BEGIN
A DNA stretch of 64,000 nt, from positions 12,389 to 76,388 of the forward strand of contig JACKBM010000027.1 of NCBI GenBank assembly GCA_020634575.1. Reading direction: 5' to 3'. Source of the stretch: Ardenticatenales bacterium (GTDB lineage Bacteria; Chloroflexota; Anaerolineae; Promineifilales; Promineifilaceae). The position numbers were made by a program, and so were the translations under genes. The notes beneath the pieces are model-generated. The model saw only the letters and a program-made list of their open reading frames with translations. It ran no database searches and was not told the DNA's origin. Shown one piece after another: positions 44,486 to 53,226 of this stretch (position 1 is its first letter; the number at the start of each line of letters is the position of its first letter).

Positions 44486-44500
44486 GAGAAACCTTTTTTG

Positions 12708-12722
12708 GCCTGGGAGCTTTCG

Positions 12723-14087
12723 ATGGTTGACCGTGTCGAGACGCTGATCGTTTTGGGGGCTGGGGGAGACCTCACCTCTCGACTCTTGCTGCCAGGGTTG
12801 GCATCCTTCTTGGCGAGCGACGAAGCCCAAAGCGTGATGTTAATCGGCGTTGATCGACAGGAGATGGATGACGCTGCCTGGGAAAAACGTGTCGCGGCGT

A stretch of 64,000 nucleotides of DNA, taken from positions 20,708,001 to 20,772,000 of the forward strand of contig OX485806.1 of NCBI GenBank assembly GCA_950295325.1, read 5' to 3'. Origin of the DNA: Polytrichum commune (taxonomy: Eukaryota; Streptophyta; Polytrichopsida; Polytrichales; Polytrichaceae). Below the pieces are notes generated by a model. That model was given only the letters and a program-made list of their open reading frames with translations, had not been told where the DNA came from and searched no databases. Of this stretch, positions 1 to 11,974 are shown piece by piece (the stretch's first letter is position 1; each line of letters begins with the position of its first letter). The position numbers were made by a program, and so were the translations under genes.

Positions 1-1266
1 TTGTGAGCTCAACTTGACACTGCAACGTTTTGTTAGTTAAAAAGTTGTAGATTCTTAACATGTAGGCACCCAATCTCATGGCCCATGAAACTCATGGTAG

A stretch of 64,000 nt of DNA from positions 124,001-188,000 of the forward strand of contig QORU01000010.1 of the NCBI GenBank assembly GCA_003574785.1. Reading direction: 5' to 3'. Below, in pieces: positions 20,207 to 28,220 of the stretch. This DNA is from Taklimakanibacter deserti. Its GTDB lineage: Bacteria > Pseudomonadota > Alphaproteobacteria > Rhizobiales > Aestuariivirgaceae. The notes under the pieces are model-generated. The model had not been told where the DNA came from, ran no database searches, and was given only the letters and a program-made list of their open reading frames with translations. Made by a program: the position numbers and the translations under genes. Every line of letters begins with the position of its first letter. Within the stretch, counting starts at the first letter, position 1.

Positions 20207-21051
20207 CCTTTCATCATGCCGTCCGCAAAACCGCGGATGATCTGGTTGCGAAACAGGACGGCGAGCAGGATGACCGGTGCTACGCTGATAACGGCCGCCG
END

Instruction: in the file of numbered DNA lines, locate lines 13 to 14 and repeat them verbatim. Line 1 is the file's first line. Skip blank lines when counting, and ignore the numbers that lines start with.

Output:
Positions 20207-21051
20207 CCTTTCATCATGCCGTCCGCAAAACCGCGGATGATCTGGTTGCGAAACAGGACGGCGAGCAGGATGACCGGTGCTACGCTGATAACGGCCGCCG